How to deal with problem Beaver in Connecticut

Beaver (North American beaver)

More Images

Pennsylvania Game Commission/Jacob Dingel

Though beaver dams are beneficial for creating habitat for many species, they can cause big problems in urban and suburban areas.

Beaver are common and abundant throughout the entire Northeast. They are an important keystone species in that their dam building activities create habitat for many fish, wildlife, and plant species. The beaver is the largest native rodent in North America with adults weighing 40 to 50 pounds or more. The most distinguishing feature is its large, flat black tail. It is primarily aquatic and can be found wherever water and trees are available. Beavers cut (chew) down a wide variety of trees, and especially prefer poplars, aspens and willows. They also girdle trees (chewing off the bark in a ring around the entire tree near the base), which almost always results in the death of the trees.

Beavers are the engineers of the animal world, building dams and lodges in streams and ponds using nearby trees. These dams create valuable wetland habitats but may also flood roads, destroy crops, damage septic systems, and kill trees in low-lying areas. In rare instances, beavers can contract rabies and may even attack people after being infected by the disease.

Laws and regulations to be aware of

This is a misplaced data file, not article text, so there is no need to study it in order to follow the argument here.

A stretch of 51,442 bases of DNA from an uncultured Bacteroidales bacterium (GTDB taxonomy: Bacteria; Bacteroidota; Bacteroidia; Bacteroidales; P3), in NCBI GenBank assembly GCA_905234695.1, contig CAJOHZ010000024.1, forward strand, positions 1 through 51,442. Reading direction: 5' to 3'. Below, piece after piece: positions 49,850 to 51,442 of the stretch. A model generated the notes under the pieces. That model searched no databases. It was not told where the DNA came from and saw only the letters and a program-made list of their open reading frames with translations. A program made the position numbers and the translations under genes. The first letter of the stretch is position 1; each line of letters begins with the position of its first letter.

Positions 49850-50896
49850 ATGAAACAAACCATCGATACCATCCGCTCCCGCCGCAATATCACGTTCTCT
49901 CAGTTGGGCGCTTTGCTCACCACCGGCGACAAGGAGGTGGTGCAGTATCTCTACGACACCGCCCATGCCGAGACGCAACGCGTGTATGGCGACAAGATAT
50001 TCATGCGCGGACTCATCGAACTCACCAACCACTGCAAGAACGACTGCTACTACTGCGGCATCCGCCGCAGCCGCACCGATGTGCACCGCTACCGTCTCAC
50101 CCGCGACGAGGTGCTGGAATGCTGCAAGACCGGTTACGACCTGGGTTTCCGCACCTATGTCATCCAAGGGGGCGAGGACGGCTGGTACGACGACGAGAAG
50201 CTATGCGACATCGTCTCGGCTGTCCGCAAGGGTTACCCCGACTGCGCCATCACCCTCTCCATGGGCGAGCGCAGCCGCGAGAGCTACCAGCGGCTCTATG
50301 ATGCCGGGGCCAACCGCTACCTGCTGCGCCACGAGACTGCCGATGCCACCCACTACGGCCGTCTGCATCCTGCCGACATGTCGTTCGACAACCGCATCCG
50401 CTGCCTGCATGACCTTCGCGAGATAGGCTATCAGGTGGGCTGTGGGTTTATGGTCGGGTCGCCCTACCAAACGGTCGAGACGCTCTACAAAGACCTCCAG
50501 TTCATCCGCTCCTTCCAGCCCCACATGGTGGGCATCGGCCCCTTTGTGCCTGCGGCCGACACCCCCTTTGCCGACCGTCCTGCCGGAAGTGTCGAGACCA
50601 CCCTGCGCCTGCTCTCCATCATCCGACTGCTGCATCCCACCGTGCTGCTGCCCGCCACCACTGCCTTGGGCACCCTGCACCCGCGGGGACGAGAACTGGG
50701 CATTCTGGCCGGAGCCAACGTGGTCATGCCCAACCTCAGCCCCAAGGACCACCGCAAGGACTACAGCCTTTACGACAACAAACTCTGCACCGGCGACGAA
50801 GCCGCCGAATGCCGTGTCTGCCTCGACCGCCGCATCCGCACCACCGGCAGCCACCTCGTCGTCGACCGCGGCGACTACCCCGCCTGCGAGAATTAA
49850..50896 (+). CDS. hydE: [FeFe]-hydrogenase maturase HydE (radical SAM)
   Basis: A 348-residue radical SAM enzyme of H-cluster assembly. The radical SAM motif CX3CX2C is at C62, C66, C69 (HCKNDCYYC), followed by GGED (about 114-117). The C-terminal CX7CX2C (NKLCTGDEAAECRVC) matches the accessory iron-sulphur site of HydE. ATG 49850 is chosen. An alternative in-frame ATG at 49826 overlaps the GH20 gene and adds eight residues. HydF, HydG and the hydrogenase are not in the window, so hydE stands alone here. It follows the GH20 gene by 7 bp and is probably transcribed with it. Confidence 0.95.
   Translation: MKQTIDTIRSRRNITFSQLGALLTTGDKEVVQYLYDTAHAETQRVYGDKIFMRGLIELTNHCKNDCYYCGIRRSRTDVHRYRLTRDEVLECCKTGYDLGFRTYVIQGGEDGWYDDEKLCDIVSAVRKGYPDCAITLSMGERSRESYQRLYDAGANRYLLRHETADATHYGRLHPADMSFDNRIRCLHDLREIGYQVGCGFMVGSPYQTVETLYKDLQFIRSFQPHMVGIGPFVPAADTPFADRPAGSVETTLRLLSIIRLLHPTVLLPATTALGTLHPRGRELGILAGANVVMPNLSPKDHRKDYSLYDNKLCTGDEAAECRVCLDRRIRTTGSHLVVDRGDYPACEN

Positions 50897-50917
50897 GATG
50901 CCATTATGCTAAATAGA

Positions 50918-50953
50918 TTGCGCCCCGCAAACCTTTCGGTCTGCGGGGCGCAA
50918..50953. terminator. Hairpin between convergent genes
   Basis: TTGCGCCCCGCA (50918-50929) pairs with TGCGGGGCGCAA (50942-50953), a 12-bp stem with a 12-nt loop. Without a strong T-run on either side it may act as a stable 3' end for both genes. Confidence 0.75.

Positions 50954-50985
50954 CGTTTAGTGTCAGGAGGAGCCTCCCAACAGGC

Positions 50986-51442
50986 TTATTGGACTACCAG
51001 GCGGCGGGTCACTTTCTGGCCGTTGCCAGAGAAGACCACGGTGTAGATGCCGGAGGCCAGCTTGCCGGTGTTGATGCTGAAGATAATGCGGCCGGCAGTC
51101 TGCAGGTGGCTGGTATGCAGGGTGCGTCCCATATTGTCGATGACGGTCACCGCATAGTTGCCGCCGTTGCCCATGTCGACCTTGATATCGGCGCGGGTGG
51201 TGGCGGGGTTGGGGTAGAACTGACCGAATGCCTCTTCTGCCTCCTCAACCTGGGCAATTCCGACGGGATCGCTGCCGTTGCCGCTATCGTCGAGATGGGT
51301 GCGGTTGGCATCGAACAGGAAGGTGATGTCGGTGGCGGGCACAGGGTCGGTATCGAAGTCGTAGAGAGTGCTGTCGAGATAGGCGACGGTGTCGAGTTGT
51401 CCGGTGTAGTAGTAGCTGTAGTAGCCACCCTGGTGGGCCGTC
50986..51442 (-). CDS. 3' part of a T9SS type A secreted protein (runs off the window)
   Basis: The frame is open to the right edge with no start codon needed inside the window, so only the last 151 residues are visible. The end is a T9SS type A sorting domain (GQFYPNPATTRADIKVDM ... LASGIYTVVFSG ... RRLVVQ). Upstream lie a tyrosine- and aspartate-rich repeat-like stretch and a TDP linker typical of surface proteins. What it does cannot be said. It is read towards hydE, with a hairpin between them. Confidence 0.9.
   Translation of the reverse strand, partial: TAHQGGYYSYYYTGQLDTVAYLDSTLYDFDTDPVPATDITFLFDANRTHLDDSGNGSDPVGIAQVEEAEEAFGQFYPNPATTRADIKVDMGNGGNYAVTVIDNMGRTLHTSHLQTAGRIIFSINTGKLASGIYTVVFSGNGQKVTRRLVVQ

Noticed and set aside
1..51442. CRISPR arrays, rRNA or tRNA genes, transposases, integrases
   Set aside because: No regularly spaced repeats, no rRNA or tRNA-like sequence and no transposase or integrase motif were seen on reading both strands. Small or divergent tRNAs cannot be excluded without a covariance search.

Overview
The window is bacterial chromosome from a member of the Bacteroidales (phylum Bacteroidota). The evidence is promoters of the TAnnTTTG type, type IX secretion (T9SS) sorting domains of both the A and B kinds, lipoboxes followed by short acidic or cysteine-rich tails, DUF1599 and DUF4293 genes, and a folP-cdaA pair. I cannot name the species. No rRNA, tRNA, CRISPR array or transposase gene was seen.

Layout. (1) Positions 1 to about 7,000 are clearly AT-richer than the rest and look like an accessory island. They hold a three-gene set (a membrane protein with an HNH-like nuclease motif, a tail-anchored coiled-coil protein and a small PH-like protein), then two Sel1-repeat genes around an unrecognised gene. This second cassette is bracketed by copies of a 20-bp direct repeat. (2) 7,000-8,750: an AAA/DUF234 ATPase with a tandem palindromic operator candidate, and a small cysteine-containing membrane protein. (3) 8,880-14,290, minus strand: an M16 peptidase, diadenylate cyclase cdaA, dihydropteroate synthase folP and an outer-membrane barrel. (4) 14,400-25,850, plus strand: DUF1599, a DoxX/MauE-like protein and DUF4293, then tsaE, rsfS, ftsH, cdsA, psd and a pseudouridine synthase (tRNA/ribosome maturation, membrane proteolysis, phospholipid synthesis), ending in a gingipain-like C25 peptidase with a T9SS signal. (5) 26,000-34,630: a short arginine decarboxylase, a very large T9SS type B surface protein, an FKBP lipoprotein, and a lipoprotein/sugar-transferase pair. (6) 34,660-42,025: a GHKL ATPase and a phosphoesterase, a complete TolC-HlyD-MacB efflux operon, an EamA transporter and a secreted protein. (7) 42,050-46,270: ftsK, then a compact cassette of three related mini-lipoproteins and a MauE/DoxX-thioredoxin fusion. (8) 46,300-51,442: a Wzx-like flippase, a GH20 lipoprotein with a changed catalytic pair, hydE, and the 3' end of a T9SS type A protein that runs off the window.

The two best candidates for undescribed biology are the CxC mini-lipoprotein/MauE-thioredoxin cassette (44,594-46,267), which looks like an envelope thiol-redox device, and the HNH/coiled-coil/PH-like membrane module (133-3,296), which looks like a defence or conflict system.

Regulations for Connecticut

Shooting beavers

In Connecticut, shooting beavers is illegal.

Trapping beavers

In Connecticut, beavers may be trapped by licensed trappers during the open season for trapping beaver (December 1 – March 31).  Outside the regulated season, beavers may only be trapped under certain circumstances through a special permit issued by the DEEP Wildlife Division. Please contact the DEEP Wildlife Division at (860) 424-3011 for more information and to obtain an application and a list of volunteers and licensed companies that can conduct trapping activities.

While we attempt to provide guidance about state and federal regulations pertaining to specific species and control techniques, we do not provide information about local jurisdictions (city, town, county, etc.) where regulations may be more restrictive, especially as it applies to discharge of firearms, transport of animals or use of trapping equipment. Contact your local city or county government to inquire further. No guarantee is made that information (or lack of information) associated with a species or control technique is completely accurate or current. You should become familiar with federal, state and local laws before beginning any wildlife control activities.
Presented by these government wildlife management agencies as a trusted source for sound, legal and responsible wildlife control and damage prevention advice